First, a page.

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Radio Ergo audience feedback report, Issued: 18 April 2024 – Somalia

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Brief Analysis

Calls this week (11-17 April 2024) to Radio Ergo’s nationwide audience feedback platform showed that many communities particularly across northern and central regions were concerned about continuing drought in their areas. They spoke of water shortages, high water prices, failing livestock, and shortages of food. A number of callers, though far fewer, called from scattered parts of the country to say that ‘Gu rainfall had begun in their areas and conditions were improving. Callers in southern riverine areas wanted information and action around flood preparation and mitigation. Several callers notably in Puntland and Galmudug complained of influxes of mosquitoes and high levels of malaria, as well as diarrhoeal disease. Farmers continued to ask for seasonal advice to experts on Radio Ergo’s agriculture programme, especially this week on problems with crops like watermelons and tomatoes. The following summarises the calls by theme.

Drought and Water shortage – a number of callers in parts of Sanag region said the drought was continuing in their areas and they were facing water shortages. One caller said prices were rising. Several in Togdher also reported drought and water shortage, with similar hopes for the arrival of rainfall soon. In Puntland, a caller in Armo, Bari region, said they needed urgent assistance as their livestock were facing lack of pasture and water. In Nugal, several callers in Garowe said drought was severe, adding that they were short of food. In Mudug, callers in Goldogob said their crops had failed due to water shortage and their livestock were getting thin. In Galgadud, callers in Adado said their livestock were weak due to the drought conditions. Others called from Abudwak, Dusamareb, Godinlabe, and Guriel complaining about lack of water, food shortage, and excessive heat. A female caller in Dusamareb said they were pleased that the area was peaceful despite the drought hardships. Further south, a few callers in Jowhar, Baidoa, and Bardera said the delay of the rains was causing problems and they faced water shortage. A caller in an unspecified location said the cost of a barrel of water had risen to $4.5 and they needed intervention.

Food Security – a caller in Kalabaydh, Sool region, said times were very challenging as they faced severe drought and diseases among their goats. A caller in Dusamareb, Galgadud, said despite having had a little rainfall, they had lost all their livestock and needed help in getting more animals.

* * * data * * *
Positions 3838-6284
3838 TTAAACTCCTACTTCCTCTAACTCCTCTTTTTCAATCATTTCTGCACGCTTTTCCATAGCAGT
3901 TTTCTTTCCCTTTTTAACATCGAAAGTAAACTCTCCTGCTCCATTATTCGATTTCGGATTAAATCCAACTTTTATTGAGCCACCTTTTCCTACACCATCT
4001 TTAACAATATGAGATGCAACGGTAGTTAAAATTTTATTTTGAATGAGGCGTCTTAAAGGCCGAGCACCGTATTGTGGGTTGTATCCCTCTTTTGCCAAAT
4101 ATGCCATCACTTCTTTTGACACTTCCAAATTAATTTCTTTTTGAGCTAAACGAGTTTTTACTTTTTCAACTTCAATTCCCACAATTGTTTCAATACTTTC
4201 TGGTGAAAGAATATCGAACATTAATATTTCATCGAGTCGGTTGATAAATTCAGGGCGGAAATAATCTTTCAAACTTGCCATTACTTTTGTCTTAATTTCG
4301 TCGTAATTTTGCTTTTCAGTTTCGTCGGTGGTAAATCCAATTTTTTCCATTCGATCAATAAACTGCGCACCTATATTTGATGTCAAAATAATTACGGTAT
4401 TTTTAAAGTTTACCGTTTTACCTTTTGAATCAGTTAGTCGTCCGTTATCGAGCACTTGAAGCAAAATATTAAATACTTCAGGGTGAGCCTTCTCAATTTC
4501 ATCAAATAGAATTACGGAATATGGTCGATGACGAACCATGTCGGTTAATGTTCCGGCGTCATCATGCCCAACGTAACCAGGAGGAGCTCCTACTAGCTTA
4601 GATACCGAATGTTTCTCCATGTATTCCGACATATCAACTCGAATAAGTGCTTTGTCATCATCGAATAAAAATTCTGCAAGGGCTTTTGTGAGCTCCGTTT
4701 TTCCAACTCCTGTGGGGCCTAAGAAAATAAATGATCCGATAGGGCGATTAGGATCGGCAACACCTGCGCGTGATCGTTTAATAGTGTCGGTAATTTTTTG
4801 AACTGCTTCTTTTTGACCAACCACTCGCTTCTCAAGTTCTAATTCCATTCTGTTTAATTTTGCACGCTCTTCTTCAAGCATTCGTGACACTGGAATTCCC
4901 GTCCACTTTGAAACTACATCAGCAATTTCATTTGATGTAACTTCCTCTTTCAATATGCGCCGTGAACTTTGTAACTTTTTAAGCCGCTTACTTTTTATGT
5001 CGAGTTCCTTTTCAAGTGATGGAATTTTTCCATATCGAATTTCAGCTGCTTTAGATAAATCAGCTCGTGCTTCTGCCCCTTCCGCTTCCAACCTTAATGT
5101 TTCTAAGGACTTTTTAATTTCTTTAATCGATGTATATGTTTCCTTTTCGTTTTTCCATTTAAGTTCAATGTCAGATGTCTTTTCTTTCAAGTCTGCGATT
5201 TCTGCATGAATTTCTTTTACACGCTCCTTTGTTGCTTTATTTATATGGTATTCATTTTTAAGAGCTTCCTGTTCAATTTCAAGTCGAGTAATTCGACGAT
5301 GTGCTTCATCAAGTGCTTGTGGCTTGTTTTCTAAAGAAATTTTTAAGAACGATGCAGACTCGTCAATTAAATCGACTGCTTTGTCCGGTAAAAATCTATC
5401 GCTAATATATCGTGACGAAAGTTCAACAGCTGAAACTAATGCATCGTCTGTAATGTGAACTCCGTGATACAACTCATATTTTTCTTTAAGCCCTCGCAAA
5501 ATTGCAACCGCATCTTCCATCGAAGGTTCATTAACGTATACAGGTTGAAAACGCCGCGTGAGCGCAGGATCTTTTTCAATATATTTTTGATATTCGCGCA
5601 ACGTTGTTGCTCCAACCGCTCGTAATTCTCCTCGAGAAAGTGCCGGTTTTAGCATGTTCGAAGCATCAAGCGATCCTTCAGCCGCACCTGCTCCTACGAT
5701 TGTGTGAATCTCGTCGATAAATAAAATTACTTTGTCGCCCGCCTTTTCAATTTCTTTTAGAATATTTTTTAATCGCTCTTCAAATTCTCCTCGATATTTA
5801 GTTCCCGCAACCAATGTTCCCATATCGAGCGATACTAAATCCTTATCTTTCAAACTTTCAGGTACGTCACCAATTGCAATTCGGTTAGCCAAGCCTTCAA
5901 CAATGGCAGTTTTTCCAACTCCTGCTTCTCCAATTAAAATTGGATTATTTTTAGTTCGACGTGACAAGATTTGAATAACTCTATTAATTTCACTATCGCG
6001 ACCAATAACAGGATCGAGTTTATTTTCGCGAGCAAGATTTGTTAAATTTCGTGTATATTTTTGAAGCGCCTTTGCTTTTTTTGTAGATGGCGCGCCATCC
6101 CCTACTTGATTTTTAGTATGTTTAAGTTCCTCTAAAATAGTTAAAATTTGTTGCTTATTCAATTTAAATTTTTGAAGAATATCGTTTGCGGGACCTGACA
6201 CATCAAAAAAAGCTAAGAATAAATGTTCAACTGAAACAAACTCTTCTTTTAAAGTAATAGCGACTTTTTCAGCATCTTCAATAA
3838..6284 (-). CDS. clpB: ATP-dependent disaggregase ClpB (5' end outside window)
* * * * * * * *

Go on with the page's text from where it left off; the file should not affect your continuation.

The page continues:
Flood Preparedness – as Radio Ergo has been airing warnings of possible flooding in riverine areas, one caller wanted to know what measures were being taken to prevent recurrent flooding of the rivers. Another caller reiterated the warning for people to move away from low-lying flood prone areas. A caller in Bardera, Gedo, said the bridge damaged in the last floods had still not been repaired and the river was starting to fill and the area was getting muddy. Meanwhile, a caller in Nugal wanted to get more regular weekly weather forecasts.

Health – a female caller in Dusamareb, Galgadud, said their children were sick with watery diarrhoea and she wanted information on how to treat them. Another female caller in Adado said they needed aid as they were struggling with drought and diseases in the area. A caller in Garowe also wanted advice on controlling the spread of diarrhoea. A female caller in Bosaso said they had never seen so many mosquitoes plaguing the area and that old and young people were falling sick with malaria.

**Aid **– a caller in Galkayo complained that aid agencies were focused on the eastern side of the district while they lacked aid on the western side.

Locusts – a caller in Galkayo said their farms had been invaded by swarms of locusts and they were appealing for help.

**Agriculture **– among calls for advice from farming experts, a caller in Badhan, Sanag, said they had planted watermelons that kept bursting before ripening. A farmer in Guriel said his watermelons were not growing at all. A female caller in Beletweyne said their tomato plants were not growing well, whilst another said their tomatoes were being attacked by crop pests. Others complained of caterpillars spoiling crops.

Rainfall – callers from several northern regions called saying rain had arrived, although some said it was little. A geographical pattern was difficult to ascertain from the callers to this platform. In Nugal, a caller in Bihin said they had rainfall that was helping grow their pawpaws and watermelons. Another in Hamuro said their livestock now had water and fodder. Callers in Balad and Raga-Elle, Middle Shabelle, also noted the arrival of beneficial rainfall.

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